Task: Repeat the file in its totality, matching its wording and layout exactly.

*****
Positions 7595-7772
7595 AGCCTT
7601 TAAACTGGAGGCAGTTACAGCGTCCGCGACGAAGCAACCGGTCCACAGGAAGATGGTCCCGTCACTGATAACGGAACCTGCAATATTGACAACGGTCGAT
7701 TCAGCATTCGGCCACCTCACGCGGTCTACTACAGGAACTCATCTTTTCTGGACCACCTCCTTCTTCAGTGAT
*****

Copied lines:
Positions 7595-7772
7595 AGCCTT
7601 TAAACTGGAGGCAGTTACAGCGTCCGCGACGAAGCAACCGGTCCACAGGAAGATGGTCCCGTCACTGATAACGGAACCTGCAATATTGACAACGGTCGAT
7701 TCAGCATTCGGCCACCTCACGCGGTCTACTACAGGAACTCATCTTTTCTGGACCACCTCCTTCTTCAGTGAT